On August 24, we named the Samsung Galaxy Note7 the best phablet available—this based on our glowing August 16 review. Then Note7s starting catching on fire en masse, and the Consumer Product Safety Commission issued an official recall, prompting us to “temporarily suspend” our recommendation. Today, with four reported cases of ostensibly safe replacement phones catching fire in the U.S. in less than a week, Samsung’s Note7 problem looks all but unsalvageable. What’s more, as The Verge reports, AT&T has stopped exchanging original Note7s for replacement phones.
As a result of recent developments, we’re now considering a permanent suspension of our buy recommendation. It’s time for Samsung to act swiftly and transparently in sharing exactly what’s wrong with its phone, and provide reassuring evidence that its fire hazard has been fixed.
If you haven’t heard the latest: Last week an alleged replacement phone caught fire on a Southwest flight, prompting an evacuation on the runway in Louisville, KY. On October 8, we learned that a Farmington, MN teenager suffered a burn when an alleged replacement Note7 went up in flames in her hand. On the same day, a man in Nicholasville, KY reported that his alleged replacement Note7 caught fire on Tuesday.
The latest ostensibly safe Note7 reportedly caught fire today: A man in Virginia contacted the Verge with photos of a Note7 that “burst into flames” on his nightstand. All four reports look perfectly reliable. Just watch the Note7 owner on the Southwest flight explain his Note7 journey.
Samsung says it’s investigating these incidents—and that’s critical because all Note7 owners deserve answers about what’s going on. But at Greenbot and PCWorld we need more than just cursory reassurances that the fire hazard has been fixed. Before we can ever again recommend the Note7, we need a clear, detailed explanation of exactly why the original batches of phones caught on fire; a clear, detailed explanation of why the replacement phones are catching on fire; and a clear, detailed explanation of how a third batch of phones—if Samsung decides to keep at this—has been engineered to not go up in flames.
Seeing is believing, Samsung. Show us your work. It’s one thing to tell us that the battery problem has been solved, but until we learn more about the core technology issues surrounding the battery conflagrations, we can’t recommend the Note7 to anyone.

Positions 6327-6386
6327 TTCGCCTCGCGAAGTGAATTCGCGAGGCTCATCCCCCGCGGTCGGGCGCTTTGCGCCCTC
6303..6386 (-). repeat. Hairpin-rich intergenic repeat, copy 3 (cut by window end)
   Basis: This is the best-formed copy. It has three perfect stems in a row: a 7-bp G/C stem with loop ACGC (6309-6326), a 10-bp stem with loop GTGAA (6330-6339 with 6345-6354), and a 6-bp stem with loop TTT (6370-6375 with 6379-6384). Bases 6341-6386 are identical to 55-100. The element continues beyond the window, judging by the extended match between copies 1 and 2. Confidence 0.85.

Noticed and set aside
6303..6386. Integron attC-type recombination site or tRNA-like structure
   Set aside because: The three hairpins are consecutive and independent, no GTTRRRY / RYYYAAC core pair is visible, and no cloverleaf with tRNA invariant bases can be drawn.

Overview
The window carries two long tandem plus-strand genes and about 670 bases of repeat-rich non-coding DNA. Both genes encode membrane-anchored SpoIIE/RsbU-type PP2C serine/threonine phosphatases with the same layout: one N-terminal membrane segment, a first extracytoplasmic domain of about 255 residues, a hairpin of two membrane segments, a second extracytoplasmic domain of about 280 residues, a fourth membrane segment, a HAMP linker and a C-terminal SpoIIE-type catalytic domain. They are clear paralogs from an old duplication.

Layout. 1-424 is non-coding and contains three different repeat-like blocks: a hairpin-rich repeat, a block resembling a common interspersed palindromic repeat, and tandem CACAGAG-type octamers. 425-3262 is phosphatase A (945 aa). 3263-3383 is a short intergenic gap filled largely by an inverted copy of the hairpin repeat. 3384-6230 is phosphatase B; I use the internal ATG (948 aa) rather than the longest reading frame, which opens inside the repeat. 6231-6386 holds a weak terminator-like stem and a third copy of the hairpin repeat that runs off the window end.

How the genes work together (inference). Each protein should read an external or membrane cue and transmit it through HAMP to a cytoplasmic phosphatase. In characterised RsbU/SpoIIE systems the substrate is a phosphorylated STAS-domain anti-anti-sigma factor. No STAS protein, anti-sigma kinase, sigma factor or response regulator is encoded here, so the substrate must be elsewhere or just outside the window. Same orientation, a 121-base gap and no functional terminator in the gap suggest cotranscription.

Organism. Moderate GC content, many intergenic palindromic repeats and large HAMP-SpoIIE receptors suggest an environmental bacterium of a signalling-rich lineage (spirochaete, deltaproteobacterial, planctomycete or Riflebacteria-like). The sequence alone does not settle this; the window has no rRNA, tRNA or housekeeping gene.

So far, the closest we’ve seen to a technical explanation came from Samsung mobile president Koh Dong-jin on Sept. 2. Referring to the original batch of phones, he said a “tiny error” in the manufacturing process went undetected. An article in The Asahi Shimbun reported, “The end of the pouch-shaped battery cell had some flaws that increased the chance of stress or overheating, [Koh Dong-jin] explained.”
I asked my Samsung contact if the company could expand on Koh Dong-jin’s statement, and received no further explanation. I’ve also asked: What exactly was wrong with the original battery? What exactly about the replacement battery fixes the hazard? Is it built to a different specification, or does it comes from a different source? What kind of testing and steps has Samsung taken to make sure that the new batteries are safe?
I haven’t received any answers.
Again, seeing is believing. So, Samsung, please show us your work. Without knowing exactly why Note7s continue to catch fire, it’s impossible to recommend the replacement phone, or any possible replacement of the replacement phone. As I shared with my Samsung contact a few weeks ago, we can learn a lot from Ford’s experience with exploding Pinto models in the 1978. Ford explained what was technically wrong with the Pinto’s fuel tank, and this helped restore confidence in later Ford vehicles. In other words: Exact problem found, exact problem fixed.
Until we know exactly what’s wrong with Samsung’s battery, a black storm cloud hovers above the Note7, making the phone completely untenable. So we await further details—or perhaps the Note8.
This story, "As replacement Note7s catch fire, we're nearing a permanent suspension of our Note7 recommendation " was originally published by Greenbot.